Want Han Solo’s jacket? Or Luke’s lightsaber? They can be yours… for a price. The closest fans can get to their favorite movies is by owning a piece of them — if they can afford it. From Marty McFly’s hoverboard to Superman’s suit, here are the most expensive (and popular) movie memorabilia.
Indy’s Hat – Raiders of the Lost Ark (1981)
With four Indiana Jones movies under his belt, Harrison Ford and his iconic adventurer have survived many a scrape — often reaching for and snatching the character’s signature fedora out of harm’s way just in time. Given how important Dr. Jones is to movie fans, it is no surprise that his hat is to them what the Ark is to the archaeologist.
One of Ford’s hats from his first Indiana Jones adventure, Raiders of the Lost Ark, recently sold in 2018 at auction for $424,000. Other popular props from Indy’s ensemble obviously include his whip, gun holster, leather jacket, and Sankara stones from Temple of Doom.
White Dress – The Seven Year Itch (1955)
That shot of Marilyn Monroe in The Seven Year Itch standing above a subway grate is *chef’s kiss. One of the most iconic images in cinema history, with one of Hollywood’s biggest stars sporting one of its most unforgettable costumes.
That very white dress, with a very deep V-neck cut, also has the distinguishment of being the most expensive costume from a movie ever sold at auction. Previously owned by actress Debbie Reynolds (Singing In the Rain), Monroe’s dress sold in 2011 for more than a million bucks.
Aston Martin DB5 – Goldfinger (1964)
Marilyn Monroe holds the record for most expensive costume ever auctioned off, but when it comes to the most expensive piece of movie memorabilia? That belongs to (shocker) Bond. James Bond. And of 007’s many spy gadgets, his most coveted was his Aston Martin DB5 from Goldfinger (1964).
Sean Connery drove the car in his best Bond movie, and two DB5s were used in the making of Goldfinger. The “Effects Car” was the one rigged with the machine gun tail lights and revolving license plates. The “Road Car” was used for regular driving. One sold in 2010 for $4.6 million.
Racing Suit – Le Mans (1971)
When movie fans think of Steve McQueen, they likely picture him either rocking his black turtleneck and Mustang from Bullitt or his famous race-car driving suit from 1971’s Le Mans. For fan Timothy Davies in the UK, the latter was his favorite and a highly-priced collectible.
Only three suits survived the making of Le Mans, with one finding its way into Davies’ hands when he won it at age 12 via a competition in the local newspaper. While we’d be hard-pressed to part with movie history like this, the $984,000 it went for at a 2011 election would soften the blow.
Velociraptor – Jurassic Park (1993)
You can’t think of dinosaurs without simultaneously thinking of Jurassic Park. Steven Spielberg’s 1993 blockbuster adaptation of Michael Crichton’s sci-fi bestseller came out as CG was in its early days, so the production had to create its fare share of physical dino props to have on set.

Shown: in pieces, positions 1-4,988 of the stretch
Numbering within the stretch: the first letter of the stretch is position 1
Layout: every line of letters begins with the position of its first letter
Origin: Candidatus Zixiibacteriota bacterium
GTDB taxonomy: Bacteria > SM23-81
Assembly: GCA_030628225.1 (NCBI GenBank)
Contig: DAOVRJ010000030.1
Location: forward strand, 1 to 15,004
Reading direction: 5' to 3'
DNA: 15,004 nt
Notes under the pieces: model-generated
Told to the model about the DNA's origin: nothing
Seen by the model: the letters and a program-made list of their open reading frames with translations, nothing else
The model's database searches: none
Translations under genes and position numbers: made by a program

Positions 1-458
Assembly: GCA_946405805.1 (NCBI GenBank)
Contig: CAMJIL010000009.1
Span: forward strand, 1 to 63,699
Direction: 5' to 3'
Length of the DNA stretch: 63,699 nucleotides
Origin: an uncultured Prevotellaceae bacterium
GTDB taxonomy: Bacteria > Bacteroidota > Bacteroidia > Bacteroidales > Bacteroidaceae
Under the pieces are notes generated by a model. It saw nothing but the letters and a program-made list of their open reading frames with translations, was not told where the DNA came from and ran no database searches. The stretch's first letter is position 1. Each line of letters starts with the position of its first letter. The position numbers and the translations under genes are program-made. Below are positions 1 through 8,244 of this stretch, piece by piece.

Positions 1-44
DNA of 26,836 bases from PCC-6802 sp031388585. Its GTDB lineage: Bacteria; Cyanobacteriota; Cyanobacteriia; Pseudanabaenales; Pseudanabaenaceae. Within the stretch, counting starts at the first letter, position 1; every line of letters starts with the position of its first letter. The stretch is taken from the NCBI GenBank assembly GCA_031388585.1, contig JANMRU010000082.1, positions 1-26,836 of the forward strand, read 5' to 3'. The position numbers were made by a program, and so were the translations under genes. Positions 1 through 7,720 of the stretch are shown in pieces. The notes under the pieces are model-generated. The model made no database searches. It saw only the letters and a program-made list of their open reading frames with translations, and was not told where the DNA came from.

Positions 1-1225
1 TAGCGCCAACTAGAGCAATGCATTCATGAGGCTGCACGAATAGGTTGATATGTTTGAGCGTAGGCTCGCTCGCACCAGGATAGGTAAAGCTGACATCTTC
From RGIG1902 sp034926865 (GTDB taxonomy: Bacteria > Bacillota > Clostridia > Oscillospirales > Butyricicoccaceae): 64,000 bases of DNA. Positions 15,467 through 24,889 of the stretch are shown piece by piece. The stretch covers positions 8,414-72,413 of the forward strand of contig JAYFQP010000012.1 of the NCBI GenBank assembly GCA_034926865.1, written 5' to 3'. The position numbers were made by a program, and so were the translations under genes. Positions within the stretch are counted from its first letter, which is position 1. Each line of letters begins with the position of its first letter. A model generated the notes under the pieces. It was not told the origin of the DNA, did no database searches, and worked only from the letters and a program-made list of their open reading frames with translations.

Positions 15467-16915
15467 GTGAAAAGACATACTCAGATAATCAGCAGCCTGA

One of its most popular creations out of Stan Winston’s special effects shop was the Velociraptor. One of the dinos clever enough to open doors and outsmart the electronic fences around its paddock scored an impressive $77,000 at a 2009 auction.
Robby the Robot – Forbidden Planet (1956)
The Tempest in space, Forbidden Planet is a dated but solid 1950s sci-fi outing starring Leslie Nielsen opposite one of cinema’s most instantly recognizable robots ever: Robby. The original seven-foot tall creation, pre-CGI obviously, is catnip for movie collectors.
It sold for — are you sitting down? — $5.3 million at Bonhams New York in 2017. Whomever the buyer was (their name was never disclosed), they sure hit paydirt with their winning bid. The lot Robby was in also included the jeep he drives and his original MGM packing crates.
Charlie Chaplin’s Cane – Modern Times (1936)
For audiences, silent cinema star and silver screen legend Charlie Chaplin was inseparable from his on-screen persona dubbed “The Tramp.” His signature top hat and cane helped forged a look whose silhouette alone is instantly recognizable.
That kind of notoriety is priceless, but the cane Chaplin used in his 1936 classic Modern Times came with a price tag. The iconic actor’s iconic prp went up for auction in 2013 and one lucky buyer was able to add it to their collection for $350,000.
Han Solo Carbonite – Return of the Jedi(1983)
Sideshow Collectibles have been making fans drool and lament their bank accounts’ low balances ever since they launched their line of high-end movie collectibles. One of their most coveted — and costly — pieces is a life-sized Han Solo frozen in carbonite figure. It will really tie your Hutt-esque lair together.
Star Wars fans know how Han got turned into a frozen, scruffy-looking nerfherder (thanks, Lando!). And they wish they had the almost $7500 to afford owning this replica. Maybe if they pull a Lando and make a deal with Vader they can swing a few extra bucks.
Black Dress – Breakfast at Tiffany’s (1961)
If you haven’t seen Breakfast at Tiffany’s yet, you’re living life wrong. The iconic film, starring Audrey Hepburn, features one of the most iconic dresses to ever appear on the silver screen. It’s Hepburn’s legendary black dress that she wore while window shopping at Tiffany’s in 1961. It’s as unforgettable as Hepburn’s performance.
It hit auction in London, expecting to fetch at least $138,000 from prospective bidders. But auctioneers and attendees’ jaws figuratively hit the floor when the dress managed to sell for over $800,000 in 2006.
Lead Falcon – Maltese Falcon (1941)
The Maltese Falcon is amongst the most must-have of movie collectibles. It first appeared in the classic 1941 movie of the same name, starring Humphrey Bogart as intrepid detective Sam Spade, on the trail of this coveted object.
A number of plaster variants of the prop were used in the movie and have emerged among collectors who think it was the hero prop used in the movie. But a lead falcon — clocking in at 45 pounds — sold at auction in 2013 for (clutch the pearls!) $4.1 million. After almost 80 years, fans may never know which falcon is the OG one.